Dear Seattle Metro Chamber Members:
The discourse about the Seattle City Council's proposed tax on jobs is heating up as more people continue to question the Council's spending priorities and plan.
Last week Amazon, our city's largest private employer, shared specifics about its decision to pause construction, and re-evaluate a lease, pending the Seattle City Council's vote on the tax on jobs. What affects our largest employers will have repercussions throughout our economic ecosystem, as Iron Workers shared with Councilmember Kshama Sawant on Thursday, and as I told the Seattle Times in an article published today.
As the Council heads toward a final vote on May 14, it has not demonstrated how this significant investment will turn the tide on homelessness in our city. Your voice is needed.
Here is how you can help this week:
- Show up: The Council is holding a 30-minute public comment period at a just-announced meeting at 9:30 a.m. this Wednesday, May 9, at City Hall. It is critical that we have a strong showing at this hearing to build on the focused, respectful presence we had last time. Even if you don't testify, please consider attending to show support those who will. Please let Connie Au-Yeung from our office know if you plan to attend.
- Share your story: Every employer has a story to tell. Please consider sharing how the tax will affect you and your employees, particularly if there are business decisions that will be affected by the outcome of this proposal. Please contact Alicia Teel if you are willing and able to speak to the media about this.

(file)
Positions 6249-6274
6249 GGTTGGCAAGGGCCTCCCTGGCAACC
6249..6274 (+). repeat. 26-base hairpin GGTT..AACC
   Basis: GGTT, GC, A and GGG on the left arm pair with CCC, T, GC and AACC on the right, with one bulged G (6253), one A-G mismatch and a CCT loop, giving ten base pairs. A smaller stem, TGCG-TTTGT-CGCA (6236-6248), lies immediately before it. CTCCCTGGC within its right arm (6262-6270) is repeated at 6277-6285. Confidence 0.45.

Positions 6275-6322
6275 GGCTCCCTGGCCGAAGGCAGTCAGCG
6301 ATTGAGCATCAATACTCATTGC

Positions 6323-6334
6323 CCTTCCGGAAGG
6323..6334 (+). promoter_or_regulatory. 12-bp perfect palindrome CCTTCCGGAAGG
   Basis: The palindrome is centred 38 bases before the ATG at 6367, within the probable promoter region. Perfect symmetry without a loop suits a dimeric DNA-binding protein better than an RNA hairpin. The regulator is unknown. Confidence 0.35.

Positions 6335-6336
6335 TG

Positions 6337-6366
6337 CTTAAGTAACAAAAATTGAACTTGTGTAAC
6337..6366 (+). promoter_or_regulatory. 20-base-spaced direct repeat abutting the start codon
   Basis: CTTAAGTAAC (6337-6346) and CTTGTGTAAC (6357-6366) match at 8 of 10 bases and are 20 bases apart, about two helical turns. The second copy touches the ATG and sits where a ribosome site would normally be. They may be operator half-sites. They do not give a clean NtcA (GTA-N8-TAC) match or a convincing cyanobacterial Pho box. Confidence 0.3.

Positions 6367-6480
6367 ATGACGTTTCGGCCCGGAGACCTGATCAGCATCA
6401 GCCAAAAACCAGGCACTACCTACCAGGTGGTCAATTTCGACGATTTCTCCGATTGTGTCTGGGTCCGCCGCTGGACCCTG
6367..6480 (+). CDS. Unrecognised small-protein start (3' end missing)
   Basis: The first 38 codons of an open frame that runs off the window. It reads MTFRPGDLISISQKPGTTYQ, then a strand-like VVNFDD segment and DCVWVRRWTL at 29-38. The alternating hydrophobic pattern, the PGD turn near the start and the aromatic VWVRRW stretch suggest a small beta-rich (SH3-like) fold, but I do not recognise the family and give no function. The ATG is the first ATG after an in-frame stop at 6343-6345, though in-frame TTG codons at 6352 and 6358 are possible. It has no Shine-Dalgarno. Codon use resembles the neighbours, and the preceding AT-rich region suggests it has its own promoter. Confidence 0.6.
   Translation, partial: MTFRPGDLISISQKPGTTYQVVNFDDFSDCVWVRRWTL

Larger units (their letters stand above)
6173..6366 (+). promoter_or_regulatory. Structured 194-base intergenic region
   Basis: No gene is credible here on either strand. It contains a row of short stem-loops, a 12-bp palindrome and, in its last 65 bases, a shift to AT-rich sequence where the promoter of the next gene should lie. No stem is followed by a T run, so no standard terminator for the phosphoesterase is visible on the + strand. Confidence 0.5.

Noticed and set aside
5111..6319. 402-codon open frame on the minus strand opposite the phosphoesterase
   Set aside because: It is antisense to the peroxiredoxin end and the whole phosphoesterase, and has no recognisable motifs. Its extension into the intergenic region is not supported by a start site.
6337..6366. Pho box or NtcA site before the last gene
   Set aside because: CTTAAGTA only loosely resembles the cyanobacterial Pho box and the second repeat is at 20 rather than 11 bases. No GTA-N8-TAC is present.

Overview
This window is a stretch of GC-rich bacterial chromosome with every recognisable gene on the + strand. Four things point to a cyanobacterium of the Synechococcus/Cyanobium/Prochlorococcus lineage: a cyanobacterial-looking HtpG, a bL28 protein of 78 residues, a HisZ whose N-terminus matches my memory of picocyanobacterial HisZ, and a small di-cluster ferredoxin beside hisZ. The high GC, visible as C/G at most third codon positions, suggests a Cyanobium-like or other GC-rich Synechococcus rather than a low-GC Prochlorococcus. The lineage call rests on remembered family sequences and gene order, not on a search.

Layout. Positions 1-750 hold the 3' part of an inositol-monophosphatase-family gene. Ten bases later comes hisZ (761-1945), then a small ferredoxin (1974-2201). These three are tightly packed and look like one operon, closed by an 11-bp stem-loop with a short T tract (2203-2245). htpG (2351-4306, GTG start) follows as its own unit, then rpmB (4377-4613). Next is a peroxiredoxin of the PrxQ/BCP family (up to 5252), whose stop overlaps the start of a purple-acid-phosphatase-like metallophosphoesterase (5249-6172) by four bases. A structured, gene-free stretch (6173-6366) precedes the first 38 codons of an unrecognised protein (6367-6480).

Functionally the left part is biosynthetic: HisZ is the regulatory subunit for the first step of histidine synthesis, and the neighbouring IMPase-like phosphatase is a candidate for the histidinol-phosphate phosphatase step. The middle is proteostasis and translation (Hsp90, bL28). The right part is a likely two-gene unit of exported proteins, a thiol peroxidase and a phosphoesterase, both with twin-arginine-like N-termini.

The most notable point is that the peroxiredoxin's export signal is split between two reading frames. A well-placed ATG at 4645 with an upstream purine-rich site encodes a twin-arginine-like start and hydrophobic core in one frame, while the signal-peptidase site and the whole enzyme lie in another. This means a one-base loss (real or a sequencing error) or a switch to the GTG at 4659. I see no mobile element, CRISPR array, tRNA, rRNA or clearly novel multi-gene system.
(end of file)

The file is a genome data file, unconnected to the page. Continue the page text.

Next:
- Stay on message: We have gained incredible traction in the civic conversation over the past two months by being clear about why we oppose this tax on jobs. Seattle's business community has strongly supported taxes in the past for investments with a clear plan, including the $290 million housing levy renewal in 2016. The points below are essential to the conversation.
- The Council has demonstrated an alarming recklessness about spending. Even with record revenues, including $700 million per year from business taxes for the general fund, the City's budget director warned last Monday that the City is facing deficits in 2019 and 2020.
- This plan will not reduce homelessness, and given the Council's inconsistent approach to the issue, we cannot trust that their plan will turn the tide of this crisis. The City already spends $63 million on homelessness and has allocated over $100 million for affordable housing this year.
- A tax on jobs is not the answer - instead, we urge the Council to take a regional approach to this regional challenge and coordinate its work with the One Table effort.
Thank you for your continued partnership on this issue.
President & CEO
Seattle Metropolitan Chamber of Commerce